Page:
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Monique Honaman Headshot

Sharing a Cup of Coffee on the High Road

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A dear friend in Wisconsin called me the other day. She was distraught. Turns out, her ex-husband had eloped over the weekend to marry the "other woman" who had existed within their marriage. My friend was stunned. She was angry. She was numb. She wasn't sure what to do next, but one thing was for certain. She did not want to meet this woman for the first time ever that weekend at her daughter's track meet. She called for advice, and this is what I said.

"Invite her to coffee."

Meeting the 'other woman' for the first time is difficult. My friend wants absolutely nothing to do with this woman, ever. That's not possible. There are children involved, and my friend's two daughters now have a step-mother. Like it or not, she is going to be a fixture in their lives for some specified period of time.

I asked my friend, "When you think about your divorce, what is your number one concern or worry? What keeps you up at night?" It wasn't financial worries. It wasn't fear that she would be alone. And I'm so proud that it wasn't continued anger and bitterness at her ex-husband. Her biggest worry, her biggest concern, was her two children. She wanted to do all she could to shield them from any impact or harm that being 'products of divorce' might have on them. She wanted them to come through as emotionally healthy as possible.

"Invite her to coffee," I repeated.

I suggested to my friend that rather than ignore the new wife and create all kinds of strife and drama, that she instead sit down with her over a cup of coffee to find out more about who she is, what she stands for, and what kind of mom she is going to be. This isn't an inquisition; it's a conversation to develop a comfort level with who this woman is who is now going to hold the title of "step-mom" to her two beautiful daughters.

She has the power to set the stage for how things are going to be moving forward. She can role-model for her girls what it looks like to take the high road and not respond with bitterness and anger, but rather with her head held high. Her girls will watch her actions. They may not know how to articulate it now, but I'm confident they will be proud of their mom!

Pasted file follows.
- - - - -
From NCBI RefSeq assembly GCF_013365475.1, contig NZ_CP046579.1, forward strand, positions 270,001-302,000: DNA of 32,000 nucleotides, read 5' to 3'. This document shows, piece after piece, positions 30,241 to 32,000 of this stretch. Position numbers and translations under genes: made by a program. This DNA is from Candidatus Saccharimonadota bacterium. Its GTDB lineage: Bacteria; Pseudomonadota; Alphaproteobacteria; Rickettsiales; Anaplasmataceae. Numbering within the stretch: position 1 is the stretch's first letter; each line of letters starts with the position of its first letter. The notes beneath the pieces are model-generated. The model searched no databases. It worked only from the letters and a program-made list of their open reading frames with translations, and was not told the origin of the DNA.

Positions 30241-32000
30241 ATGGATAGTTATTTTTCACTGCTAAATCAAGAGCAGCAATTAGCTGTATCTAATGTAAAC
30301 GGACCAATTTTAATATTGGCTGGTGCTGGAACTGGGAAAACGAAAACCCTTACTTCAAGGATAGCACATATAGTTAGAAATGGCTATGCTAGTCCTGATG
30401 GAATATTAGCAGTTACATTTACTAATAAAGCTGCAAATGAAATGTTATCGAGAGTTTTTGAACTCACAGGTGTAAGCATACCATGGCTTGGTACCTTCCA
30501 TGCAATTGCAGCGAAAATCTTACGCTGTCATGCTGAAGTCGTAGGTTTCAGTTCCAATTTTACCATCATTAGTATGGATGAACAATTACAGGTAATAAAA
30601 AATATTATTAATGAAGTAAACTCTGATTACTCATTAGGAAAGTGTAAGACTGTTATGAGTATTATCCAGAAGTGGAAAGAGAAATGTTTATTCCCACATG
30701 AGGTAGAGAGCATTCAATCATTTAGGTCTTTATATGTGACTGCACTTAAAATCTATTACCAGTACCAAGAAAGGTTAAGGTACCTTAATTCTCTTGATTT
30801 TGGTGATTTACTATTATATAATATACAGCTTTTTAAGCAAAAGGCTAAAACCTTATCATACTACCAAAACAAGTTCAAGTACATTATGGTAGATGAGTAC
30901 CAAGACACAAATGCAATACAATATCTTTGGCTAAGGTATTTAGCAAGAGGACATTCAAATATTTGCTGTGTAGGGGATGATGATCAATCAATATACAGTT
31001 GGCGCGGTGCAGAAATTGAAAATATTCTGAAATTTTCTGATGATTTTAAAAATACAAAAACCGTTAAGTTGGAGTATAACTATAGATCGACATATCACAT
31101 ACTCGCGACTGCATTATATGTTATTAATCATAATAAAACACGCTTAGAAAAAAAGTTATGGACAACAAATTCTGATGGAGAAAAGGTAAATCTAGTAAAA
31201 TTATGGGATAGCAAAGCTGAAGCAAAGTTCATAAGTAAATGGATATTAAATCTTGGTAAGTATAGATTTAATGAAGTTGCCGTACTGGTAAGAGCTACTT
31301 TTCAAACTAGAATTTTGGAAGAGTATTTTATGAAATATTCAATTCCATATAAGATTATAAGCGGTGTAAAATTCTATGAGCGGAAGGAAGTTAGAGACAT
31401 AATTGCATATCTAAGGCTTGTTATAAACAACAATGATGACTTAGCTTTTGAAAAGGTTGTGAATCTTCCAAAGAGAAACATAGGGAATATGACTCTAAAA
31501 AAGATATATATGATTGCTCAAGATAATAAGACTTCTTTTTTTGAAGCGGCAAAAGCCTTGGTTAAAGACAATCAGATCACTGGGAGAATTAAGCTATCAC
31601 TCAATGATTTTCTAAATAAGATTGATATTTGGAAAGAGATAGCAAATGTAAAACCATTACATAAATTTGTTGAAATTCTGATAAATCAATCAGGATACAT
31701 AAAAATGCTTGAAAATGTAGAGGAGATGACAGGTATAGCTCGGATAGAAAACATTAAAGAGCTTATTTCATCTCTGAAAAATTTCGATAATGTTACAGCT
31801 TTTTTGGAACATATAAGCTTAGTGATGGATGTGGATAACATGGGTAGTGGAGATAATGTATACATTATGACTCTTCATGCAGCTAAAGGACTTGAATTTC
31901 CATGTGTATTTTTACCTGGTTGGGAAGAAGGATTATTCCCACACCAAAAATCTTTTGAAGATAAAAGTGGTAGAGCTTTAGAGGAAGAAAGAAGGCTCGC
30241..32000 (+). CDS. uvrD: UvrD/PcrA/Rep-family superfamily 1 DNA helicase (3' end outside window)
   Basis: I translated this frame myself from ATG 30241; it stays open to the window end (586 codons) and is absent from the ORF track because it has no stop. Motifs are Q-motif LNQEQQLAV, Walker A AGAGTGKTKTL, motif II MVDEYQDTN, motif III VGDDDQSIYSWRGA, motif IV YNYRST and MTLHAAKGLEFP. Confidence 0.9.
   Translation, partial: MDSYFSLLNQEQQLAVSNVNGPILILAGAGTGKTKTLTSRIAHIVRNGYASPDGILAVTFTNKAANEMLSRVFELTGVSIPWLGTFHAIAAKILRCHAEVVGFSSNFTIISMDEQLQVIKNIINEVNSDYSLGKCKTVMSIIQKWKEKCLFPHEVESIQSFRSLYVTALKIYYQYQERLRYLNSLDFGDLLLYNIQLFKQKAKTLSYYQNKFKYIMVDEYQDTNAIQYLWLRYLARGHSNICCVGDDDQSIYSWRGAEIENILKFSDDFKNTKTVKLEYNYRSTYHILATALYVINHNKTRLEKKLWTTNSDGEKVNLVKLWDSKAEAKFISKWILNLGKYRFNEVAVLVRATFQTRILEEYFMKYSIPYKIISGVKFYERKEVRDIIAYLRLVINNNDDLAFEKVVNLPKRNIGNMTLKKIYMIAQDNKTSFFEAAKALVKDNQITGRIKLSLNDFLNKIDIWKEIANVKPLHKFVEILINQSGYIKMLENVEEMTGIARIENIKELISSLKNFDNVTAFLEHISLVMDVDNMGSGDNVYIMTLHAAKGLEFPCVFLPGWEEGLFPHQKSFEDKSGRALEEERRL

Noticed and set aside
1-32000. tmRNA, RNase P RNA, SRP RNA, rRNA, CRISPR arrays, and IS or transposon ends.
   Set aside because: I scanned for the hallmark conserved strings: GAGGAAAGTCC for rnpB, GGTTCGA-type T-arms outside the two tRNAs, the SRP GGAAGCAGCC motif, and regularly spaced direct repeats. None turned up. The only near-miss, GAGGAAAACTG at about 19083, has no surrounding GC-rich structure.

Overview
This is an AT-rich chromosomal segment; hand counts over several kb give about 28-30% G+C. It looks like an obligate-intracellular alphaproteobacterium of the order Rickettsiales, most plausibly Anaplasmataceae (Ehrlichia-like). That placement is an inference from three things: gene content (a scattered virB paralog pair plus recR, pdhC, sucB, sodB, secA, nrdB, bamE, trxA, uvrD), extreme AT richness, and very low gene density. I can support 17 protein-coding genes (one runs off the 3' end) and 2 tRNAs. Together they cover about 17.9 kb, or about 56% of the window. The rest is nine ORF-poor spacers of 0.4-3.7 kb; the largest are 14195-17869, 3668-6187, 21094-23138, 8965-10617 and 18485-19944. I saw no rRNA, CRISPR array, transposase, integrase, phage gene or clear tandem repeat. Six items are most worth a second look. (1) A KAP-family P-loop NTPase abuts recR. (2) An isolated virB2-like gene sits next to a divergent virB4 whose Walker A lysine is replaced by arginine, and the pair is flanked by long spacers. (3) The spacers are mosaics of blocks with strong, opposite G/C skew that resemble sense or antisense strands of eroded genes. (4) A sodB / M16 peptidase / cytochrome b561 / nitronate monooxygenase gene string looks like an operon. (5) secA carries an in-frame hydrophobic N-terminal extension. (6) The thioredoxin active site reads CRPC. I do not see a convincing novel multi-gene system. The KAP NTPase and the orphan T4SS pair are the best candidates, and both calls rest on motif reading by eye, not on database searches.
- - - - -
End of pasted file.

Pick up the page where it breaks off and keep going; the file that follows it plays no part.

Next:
How do I know this works? Been there; done that! I've been in the same shoes as my friend, and making the decision to invite my kids' new step-mom to join me for coffee was a decision for which I am eternally grateful. She was now officially a part of their lives. As difficult as it was for me, I wanted my kids to like her (really love her), and I wanted her to like (really love) my kids! I never wanted my kids to deal with having an 'evil step-mother' so popularly depicted in our media! At the end of the day, I wanted to know that she had that "mom-instinct" ... that meant she would grab my son's hand as they were talking through the parking lot at Target if she noticed a car suddenly backing up ... that she wouldn't consider Coke and chocolate covered donuts a healthy start to every day ... that she would be able to role-model strong, ethical, independent, passionate, and healthy behavior.

I know my kids are pleased when they see all of us talking together. The normal guilt that kids naturally feel when it comes divorce tends to dissipate when all the adults -- mom, dad, stepmom and stepdad -- are all able to share productive conversations together. I tell my friend that if protecting her girls is truly her number one concern that she does hold the key to starting to create a respectful relationship with their new step-mom and to truly set the stage for years to come.

My friend still wasn't sure about this coffee thing! I did all I could to influence her decision. I'm so convicted about this I even told her I would pay for the coffee! Time will tell if I was successful or not.